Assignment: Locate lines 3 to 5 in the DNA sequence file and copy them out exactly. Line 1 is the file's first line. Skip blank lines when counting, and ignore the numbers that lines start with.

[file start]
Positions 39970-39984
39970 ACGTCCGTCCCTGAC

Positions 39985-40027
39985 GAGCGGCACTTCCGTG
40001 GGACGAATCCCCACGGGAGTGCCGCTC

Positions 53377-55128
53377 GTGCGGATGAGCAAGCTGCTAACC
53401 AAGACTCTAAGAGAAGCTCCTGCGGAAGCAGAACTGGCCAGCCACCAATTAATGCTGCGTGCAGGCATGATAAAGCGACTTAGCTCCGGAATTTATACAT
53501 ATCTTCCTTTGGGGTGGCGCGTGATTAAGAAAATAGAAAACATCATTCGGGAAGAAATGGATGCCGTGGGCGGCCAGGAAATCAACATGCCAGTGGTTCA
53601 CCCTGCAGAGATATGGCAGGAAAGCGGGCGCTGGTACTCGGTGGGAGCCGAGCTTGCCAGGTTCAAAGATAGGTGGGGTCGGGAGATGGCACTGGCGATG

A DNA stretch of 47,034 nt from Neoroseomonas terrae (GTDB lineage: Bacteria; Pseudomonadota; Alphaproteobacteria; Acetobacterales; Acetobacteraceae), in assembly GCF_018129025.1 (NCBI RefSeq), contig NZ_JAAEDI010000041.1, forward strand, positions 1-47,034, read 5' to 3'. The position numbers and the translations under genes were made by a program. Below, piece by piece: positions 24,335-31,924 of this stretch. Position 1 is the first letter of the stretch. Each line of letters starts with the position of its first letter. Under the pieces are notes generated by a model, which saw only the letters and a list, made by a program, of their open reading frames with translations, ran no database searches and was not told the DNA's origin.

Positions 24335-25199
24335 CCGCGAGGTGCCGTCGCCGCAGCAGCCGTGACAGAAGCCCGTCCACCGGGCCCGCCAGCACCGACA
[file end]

Positions 39985-40027
39985 GAGCGGCACTTCCGTG
40001 GGACGAATCCCCACGGGAGTGCCGCTC